When I first read a book I’m happy to let myself enjoy it, throw myself in and make a few allowances along the way should I need to for the story. But lately I’ve been finding that books I thought I loved, thought were amazing, aren’t really all that flash on second reading. Now, I don’t normally re-read books (perhaps this is why? I like to keep the idea of wonderful writing alive in my head?), but I have been making a point of flicking through some of my old favourites to see who has stood the test of time.

As a writer, I think I read in a different way now (slightly, anyway), even from a few years ago. If a book is badly written or is ridiculous (in a bad way) then chances are very high I’m not going to spend time on it – unless of course I’m trying to get to the bottom of why it’s so damn popular. But if it’s a reasonably well written and the story is engaging I’ll finish it. I don’t have the highest standards, but I’ve been putting down a lot more books lately than I used to.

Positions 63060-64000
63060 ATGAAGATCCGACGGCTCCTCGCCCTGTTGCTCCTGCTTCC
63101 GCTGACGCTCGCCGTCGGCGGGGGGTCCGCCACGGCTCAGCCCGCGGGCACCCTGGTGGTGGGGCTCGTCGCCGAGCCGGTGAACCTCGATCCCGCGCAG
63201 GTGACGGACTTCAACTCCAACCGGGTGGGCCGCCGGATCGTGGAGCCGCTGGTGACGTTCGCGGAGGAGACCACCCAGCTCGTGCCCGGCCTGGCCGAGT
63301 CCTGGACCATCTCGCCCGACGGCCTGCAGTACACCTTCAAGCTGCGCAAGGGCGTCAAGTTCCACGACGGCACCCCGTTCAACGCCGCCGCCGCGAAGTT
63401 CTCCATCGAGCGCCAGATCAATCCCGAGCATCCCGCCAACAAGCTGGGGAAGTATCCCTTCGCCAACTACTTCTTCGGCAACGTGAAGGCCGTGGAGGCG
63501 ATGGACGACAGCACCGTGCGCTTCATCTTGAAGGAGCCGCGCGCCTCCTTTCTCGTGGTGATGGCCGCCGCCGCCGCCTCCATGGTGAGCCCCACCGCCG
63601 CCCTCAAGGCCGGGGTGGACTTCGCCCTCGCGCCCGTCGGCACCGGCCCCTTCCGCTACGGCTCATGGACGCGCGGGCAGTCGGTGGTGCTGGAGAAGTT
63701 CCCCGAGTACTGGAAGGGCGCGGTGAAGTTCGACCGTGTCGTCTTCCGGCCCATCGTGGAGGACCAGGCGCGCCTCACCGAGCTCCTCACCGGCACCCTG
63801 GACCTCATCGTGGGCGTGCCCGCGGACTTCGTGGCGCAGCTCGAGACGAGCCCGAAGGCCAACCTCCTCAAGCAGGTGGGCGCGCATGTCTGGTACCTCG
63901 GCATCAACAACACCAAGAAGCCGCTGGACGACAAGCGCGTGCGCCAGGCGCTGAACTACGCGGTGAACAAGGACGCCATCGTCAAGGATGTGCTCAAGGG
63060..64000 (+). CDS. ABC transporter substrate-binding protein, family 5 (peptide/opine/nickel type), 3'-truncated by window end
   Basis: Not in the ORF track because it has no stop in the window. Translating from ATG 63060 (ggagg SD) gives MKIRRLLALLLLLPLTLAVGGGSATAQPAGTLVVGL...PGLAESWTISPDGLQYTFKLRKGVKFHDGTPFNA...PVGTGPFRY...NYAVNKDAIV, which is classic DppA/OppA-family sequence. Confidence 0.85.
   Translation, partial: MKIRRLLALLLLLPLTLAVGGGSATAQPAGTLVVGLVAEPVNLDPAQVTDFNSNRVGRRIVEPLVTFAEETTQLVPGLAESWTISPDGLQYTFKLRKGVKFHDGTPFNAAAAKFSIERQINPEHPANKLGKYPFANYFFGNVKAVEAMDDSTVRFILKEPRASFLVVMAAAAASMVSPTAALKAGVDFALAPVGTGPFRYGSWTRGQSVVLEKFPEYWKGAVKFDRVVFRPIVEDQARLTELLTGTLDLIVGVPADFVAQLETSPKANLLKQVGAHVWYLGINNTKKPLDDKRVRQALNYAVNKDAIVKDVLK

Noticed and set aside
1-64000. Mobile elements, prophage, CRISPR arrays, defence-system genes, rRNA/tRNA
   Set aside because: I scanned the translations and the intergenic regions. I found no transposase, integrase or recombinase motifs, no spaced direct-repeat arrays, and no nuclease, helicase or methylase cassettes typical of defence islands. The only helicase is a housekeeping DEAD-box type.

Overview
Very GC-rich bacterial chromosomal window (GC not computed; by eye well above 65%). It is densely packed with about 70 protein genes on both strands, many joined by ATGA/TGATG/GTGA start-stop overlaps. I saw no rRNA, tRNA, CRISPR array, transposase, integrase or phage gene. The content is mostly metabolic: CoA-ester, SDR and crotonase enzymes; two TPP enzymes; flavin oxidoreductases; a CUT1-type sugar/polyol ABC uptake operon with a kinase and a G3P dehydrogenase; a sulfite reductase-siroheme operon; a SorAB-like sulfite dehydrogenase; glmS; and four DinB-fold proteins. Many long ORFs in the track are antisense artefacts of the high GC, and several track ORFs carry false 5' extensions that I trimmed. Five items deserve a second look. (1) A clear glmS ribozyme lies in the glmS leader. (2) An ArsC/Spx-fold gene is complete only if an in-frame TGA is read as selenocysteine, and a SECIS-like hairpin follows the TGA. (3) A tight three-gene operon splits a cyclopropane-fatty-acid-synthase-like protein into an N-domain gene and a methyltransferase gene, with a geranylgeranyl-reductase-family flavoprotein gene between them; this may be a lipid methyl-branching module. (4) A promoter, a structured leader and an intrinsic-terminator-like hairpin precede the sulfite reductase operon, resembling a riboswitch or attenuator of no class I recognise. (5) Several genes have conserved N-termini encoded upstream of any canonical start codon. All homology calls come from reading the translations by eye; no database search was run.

There are a few novels that have fallen out of grace simply because as an older reader, a more experienced person, I crave slightly more intricate story lines. As a writer who is working on her craft, I’m more likely to notice clumsy word choices, head hopping and other things which detract from a story.

Do you find this? Do you have non writer friends who can re-read novels constantly and never get sick of them or pick up on the faults? I do, and I scratch my head sometimes wondering how they can do it over and over again. It might not be a difference between readers and reader/writers at all, it might just be the kind of person I am, but so much is lost from a novel when I read it a second or third time – or at least, the ones I have tried anyway, I’m obviously consuming a lot of ‘read once’ novels!